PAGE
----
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Medium 9781626562615

Chapter 7. Home Sweet Home

Devora Zack Berrett-Koehler Publishers ePub

Singletasking is for the workplace.

Singletasking is for all aspects of life.

Always do one thing less than you think you can do.


I want you to have an inherently fulfilling, positive, rewarding, meaningful career. I just want you to be home when you’re at home. Singletask it, baby.

The high-tech TiVo Roamio device can record several television shows simultaneously, enabling users to watch live or recorded shows anywhere. Isn’t that wonderful?

Rather than highlighting the life-enhancing aspects of enabling consumers to never miss a show, however, a tongue-in-cheek campaign from 2014 featured users:

Crashing into a tree from distracted downhill skiing

Watching TiVo during a family therapy session

Being imprisoned for watching television in the Vatican

Even the promoters of this high-tech device see the downside of splitting attention.

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Medium 9781626563469

1 By the Beating of Our Own Wings

Seth Adam Smith Berrett-Koehler Publishers ePub

Over seven hundred years ago, an Italian poet by the name of Dante Alighieri wrote an epic poem entitled Divine Comedy—an allegorical representation of the soul’s journey to (or away from) God.

The first part of the poem contains a chilling description of the nine circles of hell. As Dante figuratively descends these nine levels, he details the torture and agony of the souls he witnesses along the way.

In the ninth circle, the very depth and center of hell, Dante encounters Satan: a massive, terrifying beast with six wings and three nightmarish faces of different colors. Upon his back rests the entire vestibule of hell—and surrounding him is an element that we all fear and dread.


No, there is no fire in Satan’s level of torment.

According to Dante, instead of standing in the midst of fire, Satan is standing waist deep in a lake of solid ice.

If you think that’s strange, wait until you read this:

The emperor of the realm of grief protruded
From mid-breast up above the surrounding ice…

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Medium 9781855751811

CHAPTER SIX. The middle stage of group life

Judy Hildebrand Karnac Books ePub

The early, intense stage of the module often induces a powerful emotional atmosphere, particularly in small groups. This can be difficult to maintain in the middle stage because of the irregularity and infrequency of the module meetings. Many trainees have expressed disappointment when this loss of momentum occurred. It is essential, therefore, for the group leader to continue to make overt the connections between the personal and professional persona of a therapist, and to emphasize the inevitable reflexive loops between the two.

In contrast to the early stage, the middle stage tends to be more varied in content and therefore in the use of exercises. While the first five exercises in the early stage were used on a fairly regular basis in all the groups, the subsequent choice of exercises was less predictable owing to the different ways in which each group developed. Typically, however, one topic that is always included in the middle stage is working with children.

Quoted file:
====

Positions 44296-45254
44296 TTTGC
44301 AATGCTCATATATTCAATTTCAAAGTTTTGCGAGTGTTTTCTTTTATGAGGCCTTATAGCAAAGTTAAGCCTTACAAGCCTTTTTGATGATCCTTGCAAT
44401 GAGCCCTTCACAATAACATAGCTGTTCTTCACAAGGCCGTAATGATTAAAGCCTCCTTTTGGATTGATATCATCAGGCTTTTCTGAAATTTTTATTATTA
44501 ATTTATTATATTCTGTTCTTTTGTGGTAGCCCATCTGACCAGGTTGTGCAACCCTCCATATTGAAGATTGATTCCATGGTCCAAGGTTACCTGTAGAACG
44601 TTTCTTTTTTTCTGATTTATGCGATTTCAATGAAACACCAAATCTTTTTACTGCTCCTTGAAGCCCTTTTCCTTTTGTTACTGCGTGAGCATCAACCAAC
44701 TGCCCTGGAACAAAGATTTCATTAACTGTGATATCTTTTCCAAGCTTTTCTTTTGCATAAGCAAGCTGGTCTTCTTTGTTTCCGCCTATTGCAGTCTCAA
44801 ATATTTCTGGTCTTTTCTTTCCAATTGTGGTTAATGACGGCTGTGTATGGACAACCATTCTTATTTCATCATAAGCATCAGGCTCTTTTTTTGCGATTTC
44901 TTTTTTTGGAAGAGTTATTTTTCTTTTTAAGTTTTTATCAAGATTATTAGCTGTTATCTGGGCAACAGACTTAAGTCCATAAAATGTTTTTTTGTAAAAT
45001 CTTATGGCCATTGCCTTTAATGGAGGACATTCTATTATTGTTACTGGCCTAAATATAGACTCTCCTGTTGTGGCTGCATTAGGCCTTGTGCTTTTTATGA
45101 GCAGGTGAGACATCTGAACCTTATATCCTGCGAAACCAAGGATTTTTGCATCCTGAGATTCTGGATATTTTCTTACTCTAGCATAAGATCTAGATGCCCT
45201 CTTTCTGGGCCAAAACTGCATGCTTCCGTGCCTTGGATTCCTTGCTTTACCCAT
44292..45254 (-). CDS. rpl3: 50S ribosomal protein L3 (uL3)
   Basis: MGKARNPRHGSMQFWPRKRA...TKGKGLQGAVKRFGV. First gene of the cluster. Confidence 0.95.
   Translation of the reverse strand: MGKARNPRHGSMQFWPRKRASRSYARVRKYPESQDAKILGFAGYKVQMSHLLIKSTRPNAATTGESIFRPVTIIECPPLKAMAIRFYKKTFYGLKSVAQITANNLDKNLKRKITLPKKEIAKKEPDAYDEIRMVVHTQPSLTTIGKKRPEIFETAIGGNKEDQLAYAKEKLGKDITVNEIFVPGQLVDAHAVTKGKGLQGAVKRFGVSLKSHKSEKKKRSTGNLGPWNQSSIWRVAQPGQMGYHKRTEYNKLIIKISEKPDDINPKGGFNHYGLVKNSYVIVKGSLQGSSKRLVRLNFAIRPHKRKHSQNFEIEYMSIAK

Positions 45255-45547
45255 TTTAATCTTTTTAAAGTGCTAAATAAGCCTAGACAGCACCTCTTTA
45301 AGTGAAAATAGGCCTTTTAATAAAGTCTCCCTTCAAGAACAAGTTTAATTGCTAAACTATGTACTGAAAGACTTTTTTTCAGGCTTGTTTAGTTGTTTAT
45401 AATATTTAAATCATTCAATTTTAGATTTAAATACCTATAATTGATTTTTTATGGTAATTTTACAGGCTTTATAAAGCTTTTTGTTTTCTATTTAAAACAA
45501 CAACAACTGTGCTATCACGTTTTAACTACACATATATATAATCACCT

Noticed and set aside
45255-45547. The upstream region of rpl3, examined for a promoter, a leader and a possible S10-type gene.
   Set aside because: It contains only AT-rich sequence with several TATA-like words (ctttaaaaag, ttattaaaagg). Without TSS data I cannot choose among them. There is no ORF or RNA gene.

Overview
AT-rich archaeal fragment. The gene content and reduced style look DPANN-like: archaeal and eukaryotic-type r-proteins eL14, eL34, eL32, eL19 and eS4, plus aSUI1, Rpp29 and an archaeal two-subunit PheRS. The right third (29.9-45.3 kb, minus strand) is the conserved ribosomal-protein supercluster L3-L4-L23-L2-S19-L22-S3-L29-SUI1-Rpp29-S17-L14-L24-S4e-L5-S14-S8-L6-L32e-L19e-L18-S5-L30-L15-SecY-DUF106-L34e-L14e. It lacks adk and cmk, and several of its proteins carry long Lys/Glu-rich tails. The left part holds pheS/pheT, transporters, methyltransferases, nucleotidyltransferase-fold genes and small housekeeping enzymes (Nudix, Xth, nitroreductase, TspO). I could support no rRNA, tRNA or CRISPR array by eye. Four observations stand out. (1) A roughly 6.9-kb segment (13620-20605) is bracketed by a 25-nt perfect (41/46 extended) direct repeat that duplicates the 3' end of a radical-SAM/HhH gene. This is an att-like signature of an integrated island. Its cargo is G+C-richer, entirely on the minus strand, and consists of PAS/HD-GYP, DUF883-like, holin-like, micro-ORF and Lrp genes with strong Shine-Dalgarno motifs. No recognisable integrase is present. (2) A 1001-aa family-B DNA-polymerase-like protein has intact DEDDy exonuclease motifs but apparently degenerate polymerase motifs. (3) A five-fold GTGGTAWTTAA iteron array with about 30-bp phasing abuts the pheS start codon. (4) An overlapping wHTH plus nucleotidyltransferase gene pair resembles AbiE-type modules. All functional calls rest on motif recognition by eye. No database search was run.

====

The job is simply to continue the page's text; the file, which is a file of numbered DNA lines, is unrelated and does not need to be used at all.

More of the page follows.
This is an example of a relatively simple exercise derived from a far more complex source, in this case from the Adult Attachment Interview (Main, Kaplan, & Cassidy, 1985). The aim of the exercise is to encourage the group to get in touch with their early memories of childhood and to extend their thinking to include their wider familial and social systems.

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Medium 9781609948917

1 There Are Only Two Times in Life: Now and Too Late!

Terry Hawkins Berrett-Koehler Publishers ePub

We all have a story. The basic premise of living provides us with a smorgasbord of possible opportunities to add to our story. We gather stories within our story, and the longer we live, the more “scenes” we add; thus by the end of our life we have built a story that is long, rich, and completely unique to us. No one else ever has or ever will have our story — this is one of the most amazing miracles of life.

As much as our stories may differ, they also unite us in one common element that no human being can ever avoid — our ability to feel. Our stories trigger a variety of feelings that can either propel us forward or keep us stifled and paralyzed in the past.

We often hear people say that it is the events and experiences of our lives that shape us into who we are, but is that really the case? Why is it that two people can experience the same event and yet each be affected in a completely different way? Is it the story of our life that determines our happiness, or is it the position from which we view our story — the story we tell ourselves about our story? Is it this interpretation that affects the decisions we make, how we feel about our life, and how we feel about those in it?